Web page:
ABL Updates: September 2020
By John Bodnovich, ABL Executive Director
ABL Urges Federal Government to Maintain Longstanding guidance on Moderate Alcohol Consumption
On August 13, American Beverage Licensees sent a letter to the Secretaries of the Department of Agriculture and the Department of Health and Human Services, opposing the 2020 Dietary Guidelines Advisory Committee (DGAC) recommendation that the federal government change longstanding guidance on moderate consumption of alcohol, recommending the daily guideline for men be reduced from up to two (2) drinks per day to up to one (1) drink per day.
As the letter states, “ABL and its members are committed to the responsible sale and service of alcohol products to legal consumers. Retail beverage licensees are trained professionals – as are the bartenders, servers and sales associates that they employee. They have built their businesses and customer service around established guidance on moderate consumption of alcohol, including the recommended daily guideline of up to two drinks per day for men and to up to one drink per day for women. This approach has worked well and provides consumers and industry alike with simple, commonsense parameters for moderate alcohol consumption.”
ABL pointed out that “At a time when the American public needs to be able to trust the government, it is reckless to base changes to the Dietary Guidelines on out-of-scope references, conclusions that are not based on the agreed upon process, and to go far beyond what would otherwise be called for by accepted science.
“ABL encourages USDA and HHS to preserve their credibility and consistency by maintaining the sound advice on moderate alcohol consumption found in the 2015 Dietary Guidelines for Americans.”
DC Update: Slim Chances for More Relief Before Elections
After months of negotiations (and posturing), the question has shifted from WHEN Congress will pass another COVID relief bill to WILL Congress pass another COVID relief bill AT ALL? ABL and others in Washington who are working on legislative initiatives to help their respective industries had hoped for a deal first in July, then by early August, and finally by mid-September, but the negotiating parties still can’t find common ground.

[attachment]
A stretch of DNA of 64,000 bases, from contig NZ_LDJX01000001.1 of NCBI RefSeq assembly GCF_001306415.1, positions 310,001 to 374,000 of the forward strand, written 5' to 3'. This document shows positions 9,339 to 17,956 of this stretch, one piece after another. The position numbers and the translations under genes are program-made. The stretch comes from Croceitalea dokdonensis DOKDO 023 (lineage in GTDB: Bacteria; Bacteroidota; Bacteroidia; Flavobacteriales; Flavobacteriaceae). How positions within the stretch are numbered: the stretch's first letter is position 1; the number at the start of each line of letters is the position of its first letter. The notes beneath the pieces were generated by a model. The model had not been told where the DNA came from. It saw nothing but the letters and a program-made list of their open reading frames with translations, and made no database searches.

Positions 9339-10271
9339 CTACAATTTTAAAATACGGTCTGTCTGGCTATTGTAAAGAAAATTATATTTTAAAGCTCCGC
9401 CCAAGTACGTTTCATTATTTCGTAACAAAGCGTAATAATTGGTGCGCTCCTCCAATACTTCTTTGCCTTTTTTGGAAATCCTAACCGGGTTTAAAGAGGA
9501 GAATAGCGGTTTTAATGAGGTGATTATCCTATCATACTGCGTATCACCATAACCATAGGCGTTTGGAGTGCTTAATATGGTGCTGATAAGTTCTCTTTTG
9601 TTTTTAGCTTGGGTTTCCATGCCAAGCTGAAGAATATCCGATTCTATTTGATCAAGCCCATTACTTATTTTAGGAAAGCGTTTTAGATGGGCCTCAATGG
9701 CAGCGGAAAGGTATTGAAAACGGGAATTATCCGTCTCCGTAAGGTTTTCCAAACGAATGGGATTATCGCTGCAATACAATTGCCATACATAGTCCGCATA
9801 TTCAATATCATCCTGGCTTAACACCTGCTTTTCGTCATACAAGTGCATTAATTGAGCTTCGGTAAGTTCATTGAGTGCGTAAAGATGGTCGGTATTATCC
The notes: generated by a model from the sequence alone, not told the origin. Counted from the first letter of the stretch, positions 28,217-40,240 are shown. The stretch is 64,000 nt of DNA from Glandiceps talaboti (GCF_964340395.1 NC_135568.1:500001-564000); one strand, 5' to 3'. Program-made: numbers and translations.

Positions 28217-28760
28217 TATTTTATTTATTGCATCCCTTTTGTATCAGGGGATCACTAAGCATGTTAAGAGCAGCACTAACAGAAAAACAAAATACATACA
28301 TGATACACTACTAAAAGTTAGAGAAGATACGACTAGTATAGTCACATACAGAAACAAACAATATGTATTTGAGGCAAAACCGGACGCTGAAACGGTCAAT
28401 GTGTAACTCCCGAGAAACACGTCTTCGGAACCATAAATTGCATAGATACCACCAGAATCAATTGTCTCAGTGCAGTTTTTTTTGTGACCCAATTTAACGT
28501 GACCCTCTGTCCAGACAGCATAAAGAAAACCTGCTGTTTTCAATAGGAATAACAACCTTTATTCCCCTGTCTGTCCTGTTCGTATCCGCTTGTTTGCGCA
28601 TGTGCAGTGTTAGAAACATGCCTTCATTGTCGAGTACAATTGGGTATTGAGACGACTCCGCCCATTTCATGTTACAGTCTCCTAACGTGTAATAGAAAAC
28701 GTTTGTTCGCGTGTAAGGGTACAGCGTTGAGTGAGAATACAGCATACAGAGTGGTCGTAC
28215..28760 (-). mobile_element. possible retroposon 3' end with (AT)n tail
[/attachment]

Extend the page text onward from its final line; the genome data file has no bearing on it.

While House Democrats, Senate Republicans and the White House still appear to be far off on some of the bigger issues, ABL has been working with industry and coalition partners on targeted topics that have bipartisan support. These include tax relief for perishable food, grants to hospitality businesses, additional loan eligibility to small businesses (PPP “second draw”), COVID-19-specific liability issues and a handful of others.
There was some recent softening in negotiations wherein the White House signaled that the President would support a larger stimulus package, and Democratic leaders are discussing a smaller package that could be introduced in the House this week. But now that a heated Senate confirmation process is before us, getting a COVID-19 relief package done before members of Congress are scheduled to break for campaigning in October is increasingly slim.
What’s most unfortunate about this is that popular economic indicators - specifically the stock market - have little bearing on the prospects of local small businesses that are not publicly traded companies and face immediate needs due to the epidemic and state-imposed operating restrictions that are strangling their potential ability to generate revenue and jobs, and stay in business.
As we’ve said before, ABL will continue to draw attention to its members and the challenges they face, and fight to secure relief for them. As cliché as it may sound, much depends on the outcome of the elections in terms of when another stimulus bill will be seriously considered.
ABL Releases Updated COVID-19 Economic Impact Model
On September 23, American Beverage Licensees released an updated version of the ABL COVID-19 Impact Model including a guide and methodology that explains the model and how to use it. As the guide notes, “The COVID-19 impact model estimates changes in sales, employment, and wages for on- and off-premises alcoholic beverage retailers, as well as for the industries directly and indirectly affected by them.”